Corsicana - Navarro County Sheriff Elmer Tanner went to the County Commissioner's budget workshop Thursday to ask for a change of how his officers are compensated, or, alternately, an 8 percent across-the-board raise.
Since January, Tanner
has been asking for help from the commissioners to stem the tide of personnel losses in his
department, both within the jail and patrol.
One of his
arguments has been that other Navarro County
police departments can offer more money, and he
reiterated that point Thursday.
"Most of the things we're discussing today are not a secret.
Over the last year we've come before you on a number of occasions to transfer money to pay overtime," Tanner
said, adding: "I'm not dumb enough to think it's all about money.
I'm sure there's any number of things where people desire to no longer work in law enforcement."
However, having competitive salaries would go a long ways toward solving some of the department's problems, Tanner
It's a disincentive for people to stay with the department long-term, and the $100 a month isn't enough reason to take on more headaches, Tanner
"We think the best option is to accept the restructuring of salaries," Tanner
told the commissioners.
"We're just trying to get closer so we don't have so many people jumping ship," Tanner said.
"We're trying to retain our people and recruit people."
The department has 12 positions currently open, most of those in the jail.
"We've done everything we can humanly do to recruit," Tanner
"The common denominator is 'what are you going to pay?'"
said the department has done a good job of returning money to the county, and he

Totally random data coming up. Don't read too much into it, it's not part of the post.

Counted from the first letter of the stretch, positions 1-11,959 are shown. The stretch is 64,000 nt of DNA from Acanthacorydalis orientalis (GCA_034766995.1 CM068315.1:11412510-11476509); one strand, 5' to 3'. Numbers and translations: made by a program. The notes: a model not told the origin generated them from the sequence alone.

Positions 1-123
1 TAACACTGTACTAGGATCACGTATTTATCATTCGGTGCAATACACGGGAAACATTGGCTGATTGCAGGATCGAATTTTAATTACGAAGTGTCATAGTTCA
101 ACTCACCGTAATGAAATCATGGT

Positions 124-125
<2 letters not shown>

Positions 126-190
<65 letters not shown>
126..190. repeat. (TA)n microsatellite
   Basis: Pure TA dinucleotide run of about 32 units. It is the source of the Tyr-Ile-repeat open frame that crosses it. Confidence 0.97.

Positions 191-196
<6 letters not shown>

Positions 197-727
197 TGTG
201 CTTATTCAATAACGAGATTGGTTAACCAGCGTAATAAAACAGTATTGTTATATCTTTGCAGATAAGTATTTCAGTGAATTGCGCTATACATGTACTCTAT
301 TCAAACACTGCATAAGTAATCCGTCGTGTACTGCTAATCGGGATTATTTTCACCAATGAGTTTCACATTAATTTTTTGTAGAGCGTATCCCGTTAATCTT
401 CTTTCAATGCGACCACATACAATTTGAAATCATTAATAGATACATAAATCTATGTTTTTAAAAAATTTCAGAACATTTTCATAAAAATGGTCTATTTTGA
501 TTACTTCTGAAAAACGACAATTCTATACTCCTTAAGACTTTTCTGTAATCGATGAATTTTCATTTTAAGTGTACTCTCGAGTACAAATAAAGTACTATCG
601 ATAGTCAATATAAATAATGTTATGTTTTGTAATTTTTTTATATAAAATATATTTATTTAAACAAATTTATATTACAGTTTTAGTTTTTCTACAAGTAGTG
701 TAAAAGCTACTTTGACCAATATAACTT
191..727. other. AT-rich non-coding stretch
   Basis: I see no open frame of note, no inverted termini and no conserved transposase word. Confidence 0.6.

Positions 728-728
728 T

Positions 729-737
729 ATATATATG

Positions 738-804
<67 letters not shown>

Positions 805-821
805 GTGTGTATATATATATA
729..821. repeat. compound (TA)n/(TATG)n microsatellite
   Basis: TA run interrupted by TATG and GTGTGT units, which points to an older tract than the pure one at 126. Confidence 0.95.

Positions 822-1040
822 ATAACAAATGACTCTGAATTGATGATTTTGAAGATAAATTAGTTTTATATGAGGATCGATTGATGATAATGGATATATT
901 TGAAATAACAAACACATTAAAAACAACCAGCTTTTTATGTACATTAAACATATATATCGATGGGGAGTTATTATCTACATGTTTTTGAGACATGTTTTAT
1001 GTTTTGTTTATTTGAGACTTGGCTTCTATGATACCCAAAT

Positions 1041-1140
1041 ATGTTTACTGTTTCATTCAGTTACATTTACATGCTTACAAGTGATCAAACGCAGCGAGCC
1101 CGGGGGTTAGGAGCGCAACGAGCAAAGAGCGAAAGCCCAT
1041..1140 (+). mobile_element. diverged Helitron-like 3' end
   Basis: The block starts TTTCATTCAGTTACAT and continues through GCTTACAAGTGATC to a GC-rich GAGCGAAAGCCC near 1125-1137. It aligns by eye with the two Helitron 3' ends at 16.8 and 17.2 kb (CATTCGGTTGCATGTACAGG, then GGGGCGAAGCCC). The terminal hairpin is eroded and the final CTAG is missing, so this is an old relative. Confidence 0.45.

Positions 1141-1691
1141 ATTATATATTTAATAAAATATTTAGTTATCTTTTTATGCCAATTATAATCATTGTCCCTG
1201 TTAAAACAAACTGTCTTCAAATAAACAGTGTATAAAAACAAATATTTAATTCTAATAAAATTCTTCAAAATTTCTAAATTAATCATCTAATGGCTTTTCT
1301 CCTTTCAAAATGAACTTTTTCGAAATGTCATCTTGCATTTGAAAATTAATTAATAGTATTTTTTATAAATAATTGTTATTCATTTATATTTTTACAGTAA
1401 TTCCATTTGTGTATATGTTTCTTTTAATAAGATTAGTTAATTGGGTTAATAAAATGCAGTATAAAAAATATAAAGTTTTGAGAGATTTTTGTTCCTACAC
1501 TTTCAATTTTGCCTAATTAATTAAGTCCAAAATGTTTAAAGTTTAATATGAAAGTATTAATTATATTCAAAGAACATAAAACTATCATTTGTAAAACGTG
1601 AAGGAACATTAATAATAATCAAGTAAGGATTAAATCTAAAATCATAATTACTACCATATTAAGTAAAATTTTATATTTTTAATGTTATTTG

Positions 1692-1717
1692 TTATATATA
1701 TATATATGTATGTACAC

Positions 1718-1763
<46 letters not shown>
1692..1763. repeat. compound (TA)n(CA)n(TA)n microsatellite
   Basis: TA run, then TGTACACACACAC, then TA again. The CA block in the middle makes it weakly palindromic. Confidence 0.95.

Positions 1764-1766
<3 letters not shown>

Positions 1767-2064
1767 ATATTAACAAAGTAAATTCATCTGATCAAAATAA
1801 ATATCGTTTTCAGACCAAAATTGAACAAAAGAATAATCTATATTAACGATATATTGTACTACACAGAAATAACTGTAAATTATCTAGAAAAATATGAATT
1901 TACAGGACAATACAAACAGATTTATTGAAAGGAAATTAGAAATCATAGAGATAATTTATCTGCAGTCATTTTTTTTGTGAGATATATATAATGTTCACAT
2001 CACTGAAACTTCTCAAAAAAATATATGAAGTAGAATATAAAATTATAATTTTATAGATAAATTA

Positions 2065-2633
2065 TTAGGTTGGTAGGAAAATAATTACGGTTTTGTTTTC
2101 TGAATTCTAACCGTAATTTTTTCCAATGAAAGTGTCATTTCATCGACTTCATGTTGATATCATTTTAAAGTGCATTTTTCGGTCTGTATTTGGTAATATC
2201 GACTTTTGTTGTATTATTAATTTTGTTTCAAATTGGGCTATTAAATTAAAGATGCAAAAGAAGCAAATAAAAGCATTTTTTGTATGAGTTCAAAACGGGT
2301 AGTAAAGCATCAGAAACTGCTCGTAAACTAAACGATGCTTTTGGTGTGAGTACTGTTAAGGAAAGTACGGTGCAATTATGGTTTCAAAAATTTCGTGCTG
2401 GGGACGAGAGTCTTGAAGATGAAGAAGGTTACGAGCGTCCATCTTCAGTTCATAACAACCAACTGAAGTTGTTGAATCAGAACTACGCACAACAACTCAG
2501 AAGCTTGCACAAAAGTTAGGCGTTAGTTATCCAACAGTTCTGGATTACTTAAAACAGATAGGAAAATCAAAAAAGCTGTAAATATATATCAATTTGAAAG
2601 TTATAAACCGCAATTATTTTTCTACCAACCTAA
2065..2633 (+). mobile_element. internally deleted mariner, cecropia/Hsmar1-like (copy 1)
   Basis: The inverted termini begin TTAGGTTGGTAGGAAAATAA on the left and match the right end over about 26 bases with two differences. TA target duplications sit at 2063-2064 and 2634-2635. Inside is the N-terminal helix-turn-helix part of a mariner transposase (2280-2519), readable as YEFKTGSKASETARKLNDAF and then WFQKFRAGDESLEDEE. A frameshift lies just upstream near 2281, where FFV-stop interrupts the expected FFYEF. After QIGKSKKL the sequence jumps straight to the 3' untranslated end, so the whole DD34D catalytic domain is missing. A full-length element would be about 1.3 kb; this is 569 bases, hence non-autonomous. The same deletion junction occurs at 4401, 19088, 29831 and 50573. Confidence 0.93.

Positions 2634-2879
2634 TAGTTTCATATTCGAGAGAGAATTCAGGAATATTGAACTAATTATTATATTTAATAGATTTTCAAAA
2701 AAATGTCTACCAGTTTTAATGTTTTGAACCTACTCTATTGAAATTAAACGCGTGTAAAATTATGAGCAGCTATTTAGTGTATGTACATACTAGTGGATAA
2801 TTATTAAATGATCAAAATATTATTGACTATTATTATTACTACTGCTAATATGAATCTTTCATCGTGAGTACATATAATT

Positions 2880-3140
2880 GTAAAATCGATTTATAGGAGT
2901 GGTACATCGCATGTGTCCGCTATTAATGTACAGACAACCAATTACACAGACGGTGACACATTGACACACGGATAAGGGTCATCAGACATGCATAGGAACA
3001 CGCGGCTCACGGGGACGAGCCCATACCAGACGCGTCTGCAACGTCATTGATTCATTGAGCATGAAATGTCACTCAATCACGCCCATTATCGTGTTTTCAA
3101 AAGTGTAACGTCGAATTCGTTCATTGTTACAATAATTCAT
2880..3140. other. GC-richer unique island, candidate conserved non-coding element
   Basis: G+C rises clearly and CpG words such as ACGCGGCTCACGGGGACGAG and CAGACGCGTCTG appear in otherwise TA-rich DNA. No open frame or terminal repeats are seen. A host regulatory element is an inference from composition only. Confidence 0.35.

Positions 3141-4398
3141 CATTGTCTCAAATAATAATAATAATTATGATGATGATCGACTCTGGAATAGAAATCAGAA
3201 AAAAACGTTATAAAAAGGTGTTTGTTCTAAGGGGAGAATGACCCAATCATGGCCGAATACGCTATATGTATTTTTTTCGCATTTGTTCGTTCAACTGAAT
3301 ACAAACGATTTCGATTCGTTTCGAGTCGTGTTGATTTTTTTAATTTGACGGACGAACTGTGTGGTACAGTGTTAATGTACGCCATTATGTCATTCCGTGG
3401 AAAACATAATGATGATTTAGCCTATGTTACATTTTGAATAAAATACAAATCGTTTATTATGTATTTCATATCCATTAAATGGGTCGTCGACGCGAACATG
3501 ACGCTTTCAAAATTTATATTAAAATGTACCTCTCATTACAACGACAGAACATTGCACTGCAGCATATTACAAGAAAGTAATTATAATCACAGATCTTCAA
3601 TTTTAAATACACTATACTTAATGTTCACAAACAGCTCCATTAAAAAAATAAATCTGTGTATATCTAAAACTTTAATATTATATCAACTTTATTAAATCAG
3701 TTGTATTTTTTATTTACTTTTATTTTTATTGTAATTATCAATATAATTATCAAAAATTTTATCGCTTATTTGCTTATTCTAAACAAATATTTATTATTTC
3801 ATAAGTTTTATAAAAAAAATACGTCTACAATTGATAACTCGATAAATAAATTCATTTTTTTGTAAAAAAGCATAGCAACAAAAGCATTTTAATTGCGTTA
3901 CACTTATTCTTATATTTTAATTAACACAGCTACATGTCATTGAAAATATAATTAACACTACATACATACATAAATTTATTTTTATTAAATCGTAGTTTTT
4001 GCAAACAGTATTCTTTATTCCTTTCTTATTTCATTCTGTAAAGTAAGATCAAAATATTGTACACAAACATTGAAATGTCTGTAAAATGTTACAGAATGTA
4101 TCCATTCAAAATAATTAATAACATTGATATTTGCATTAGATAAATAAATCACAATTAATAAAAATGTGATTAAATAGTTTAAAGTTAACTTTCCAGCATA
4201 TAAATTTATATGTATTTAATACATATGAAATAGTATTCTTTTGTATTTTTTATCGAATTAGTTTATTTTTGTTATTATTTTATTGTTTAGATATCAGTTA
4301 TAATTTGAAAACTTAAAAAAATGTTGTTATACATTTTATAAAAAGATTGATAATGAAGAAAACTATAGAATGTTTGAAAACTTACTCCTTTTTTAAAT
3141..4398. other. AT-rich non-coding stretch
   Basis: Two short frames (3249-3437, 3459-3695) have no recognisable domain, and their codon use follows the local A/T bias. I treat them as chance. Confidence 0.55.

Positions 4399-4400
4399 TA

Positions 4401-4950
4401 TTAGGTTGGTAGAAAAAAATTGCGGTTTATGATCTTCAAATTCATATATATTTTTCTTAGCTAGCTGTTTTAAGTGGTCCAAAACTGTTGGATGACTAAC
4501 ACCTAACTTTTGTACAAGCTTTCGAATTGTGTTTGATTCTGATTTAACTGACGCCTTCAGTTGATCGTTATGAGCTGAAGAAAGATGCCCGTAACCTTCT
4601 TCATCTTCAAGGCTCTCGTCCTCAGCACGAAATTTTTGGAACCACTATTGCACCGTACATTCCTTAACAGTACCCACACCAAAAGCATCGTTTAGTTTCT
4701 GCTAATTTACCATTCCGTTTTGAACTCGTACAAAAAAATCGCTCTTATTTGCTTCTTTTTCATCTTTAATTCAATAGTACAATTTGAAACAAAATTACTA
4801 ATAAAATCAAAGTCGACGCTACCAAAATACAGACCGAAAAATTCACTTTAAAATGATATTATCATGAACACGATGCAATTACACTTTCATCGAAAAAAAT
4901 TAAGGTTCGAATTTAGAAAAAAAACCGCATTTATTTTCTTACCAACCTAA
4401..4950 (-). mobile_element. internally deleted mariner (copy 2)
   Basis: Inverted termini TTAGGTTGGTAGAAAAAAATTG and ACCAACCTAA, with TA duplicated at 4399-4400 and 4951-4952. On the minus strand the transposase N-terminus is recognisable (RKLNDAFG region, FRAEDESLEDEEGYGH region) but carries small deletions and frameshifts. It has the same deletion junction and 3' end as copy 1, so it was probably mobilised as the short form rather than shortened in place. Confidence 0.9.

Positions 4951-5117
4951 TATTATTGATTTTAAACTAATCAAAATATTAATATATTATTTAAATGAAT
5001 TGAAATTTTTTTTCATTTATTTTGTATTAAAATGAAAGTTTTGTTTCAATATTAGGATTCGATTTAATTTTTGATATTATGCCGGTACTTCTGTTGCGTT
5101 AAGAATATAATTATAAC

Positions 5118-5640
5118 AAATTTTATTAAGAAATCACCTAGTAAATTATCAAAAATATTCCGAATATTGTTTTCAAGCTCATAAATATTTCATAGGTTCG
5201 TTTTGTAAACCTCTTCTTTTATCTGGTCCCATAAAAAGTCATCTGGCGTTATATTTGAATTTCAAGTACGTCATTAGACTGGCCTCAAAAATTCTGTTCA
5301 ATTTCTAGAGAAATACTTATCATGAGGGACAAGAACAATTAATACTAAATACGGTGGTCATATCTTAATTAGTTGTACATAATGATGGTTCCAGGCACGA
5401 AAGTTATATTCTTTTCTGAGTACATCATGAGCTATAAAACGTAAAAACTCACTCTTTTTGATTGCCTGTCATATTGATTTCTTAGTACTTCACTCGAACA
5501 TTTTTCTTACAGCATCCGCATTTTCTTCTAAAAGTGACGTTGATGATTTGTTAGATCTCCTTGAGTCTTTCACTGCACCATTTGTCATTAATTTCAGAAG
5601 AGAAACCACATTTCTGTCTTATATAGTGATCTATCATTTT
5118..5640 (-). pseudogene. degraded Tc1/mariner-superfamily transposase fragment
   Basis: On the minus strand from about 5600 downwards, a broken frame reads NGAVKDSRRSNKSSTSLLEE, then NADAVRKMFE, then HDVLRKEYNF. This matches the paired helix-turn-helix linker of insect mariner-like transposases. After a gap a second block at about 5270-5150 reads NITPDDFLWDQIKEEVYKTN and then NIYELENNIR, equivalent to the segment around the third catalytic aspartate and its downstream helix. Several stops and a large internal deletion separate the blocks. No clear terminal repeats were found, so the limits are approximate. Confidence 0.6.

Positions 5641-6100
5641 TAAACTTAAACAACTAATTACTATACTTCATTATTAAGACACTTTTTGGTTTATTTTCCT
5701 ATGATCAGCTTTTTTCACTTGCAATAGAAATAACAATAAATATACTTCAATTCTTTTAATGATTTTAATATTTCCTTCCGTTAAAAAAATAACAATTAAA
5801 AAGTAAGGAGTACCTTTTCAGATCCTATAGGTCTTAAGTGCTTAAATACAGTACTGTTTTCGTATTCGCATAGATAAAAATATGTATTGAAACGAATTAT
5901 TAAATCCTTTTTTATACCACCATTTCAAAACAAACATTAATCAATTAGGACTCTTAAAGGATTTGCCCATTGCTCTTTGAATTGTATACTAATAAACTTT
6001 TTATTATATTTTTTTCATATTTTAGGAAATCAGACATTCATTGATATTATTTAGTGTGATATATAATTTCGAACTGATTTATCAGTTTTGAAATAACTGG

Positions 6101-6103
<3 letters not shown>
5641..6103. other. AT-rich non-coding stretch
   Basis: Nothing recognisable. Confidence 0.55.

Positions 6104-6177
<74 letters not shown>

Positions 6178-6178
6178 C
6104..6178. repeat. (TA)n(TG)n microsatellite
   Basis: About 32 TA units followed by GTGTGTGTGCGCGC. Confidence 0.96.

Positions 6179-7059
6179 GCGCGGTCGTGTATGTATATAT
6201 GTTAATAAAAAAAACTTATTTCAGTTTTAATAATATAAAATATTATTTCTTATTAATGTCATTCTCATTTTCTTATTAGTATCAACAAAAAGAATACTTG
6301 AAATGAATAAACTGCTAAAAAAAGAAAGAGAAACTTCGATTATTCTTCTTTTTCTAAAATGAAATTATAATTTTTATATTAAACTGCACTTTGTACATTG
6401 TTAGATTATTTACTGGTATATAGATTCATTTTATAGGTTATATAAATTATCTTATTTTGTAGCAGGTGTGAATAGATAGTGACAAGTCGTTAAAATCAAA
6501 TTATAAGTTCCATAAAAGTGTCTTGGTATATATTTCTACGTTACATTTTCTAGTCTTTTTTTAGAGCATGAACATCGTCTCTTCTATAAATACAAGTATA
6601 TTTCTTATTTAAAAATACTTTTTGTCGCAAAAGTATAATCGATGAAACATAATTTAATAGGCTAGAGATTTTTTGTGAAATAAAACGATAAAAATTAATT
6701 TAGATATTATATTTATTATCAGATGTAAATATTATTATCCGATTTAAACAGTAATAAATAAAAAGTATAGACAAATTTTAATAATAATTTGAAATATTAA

estimates the agency returned $850,000 to the county's general fund this year.
They're also saving money by buying used vehicles, and saving old vehicles for parts.
said some other sheriff's offices make additional money by charging the cities for housing Class A prisoners, by charging for use of the firing range, and for doing dispatch for other entities.
Part of the restructuring would be to put in grades of officers, so there would be a patrol officer I, and patrol officer II, for example, with those more experienced officers making about $1,500 more a year, under the proposal.
County Judge H.M. Davenport complimented Tanner
on the proposal, saying that he'd proposed a similar step program for the county about eight years ago, but it wasn't accepted.
Navarro County Sheriff Elmer Tanner went to the County Commissioner's budget workshop Thursday to ask for a change of how his officers are compensated, or, alternately, an 8 percent across-the-board raise.